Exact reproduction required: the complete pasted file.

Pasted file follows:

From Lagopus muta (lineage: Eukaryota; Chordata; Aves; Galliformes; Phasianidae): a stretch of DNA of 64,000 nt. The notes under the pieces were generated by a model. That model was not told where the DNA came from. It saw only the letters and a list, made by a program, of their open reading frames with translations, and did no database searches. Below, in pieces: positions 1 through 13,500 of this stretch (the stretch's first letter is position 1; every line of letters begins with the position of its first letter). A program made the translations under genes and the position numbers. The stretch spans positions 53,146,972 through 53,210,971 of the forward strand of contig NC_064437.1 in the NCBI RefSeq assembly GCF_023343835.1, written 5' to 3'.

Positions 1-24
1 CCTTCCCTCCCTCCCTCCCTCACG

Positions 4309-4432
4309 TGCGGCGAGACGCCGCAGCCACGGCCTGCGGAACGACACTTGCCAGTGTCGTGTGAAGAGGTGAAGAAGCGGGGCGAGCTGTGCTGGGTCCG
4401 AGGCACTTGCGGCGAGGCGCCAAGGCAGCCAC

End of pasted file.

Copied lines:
From Lagopus muta (lineage: Eukaryota; Chordata; Aves; Galliformes; Phasianidae): a stretch of DNA of 64,000 nt. The notes under the pieces were generated by a model. That model was not told where the DNA came from. It saw only the letters and a list, made by a program, of their open reading frames with translations, and did no database searches. Below, in pieces: positions 1 through 13,500 of this stretch (the stretch's first letter is position 1; every line of letters begins with the position of its first letter). A program made the translations under genes and the position numbers. The stretch spans positions 53,146,972 through 53,210,971 of the forward strand of contig NC_064437.1 in the NCBI RefSeq assembly GCF_023343835.1, written 5' to 3'.

Positions 1-24
1 CCTTCCCTCCCTCCCTCCCTCACG

Positions 4309-4432
4309 TGCGGCGAGACGCCGCAGCCACGGCCTGCGGAACGACACTTGCCAGTGTCGTGTGAAGAGGTGAAGAAGCGGGGCGAGCTGTGCTGGGTCCG
4401 AGGCACTTGCGGCGAGGCGCCAAGGCAGCCAC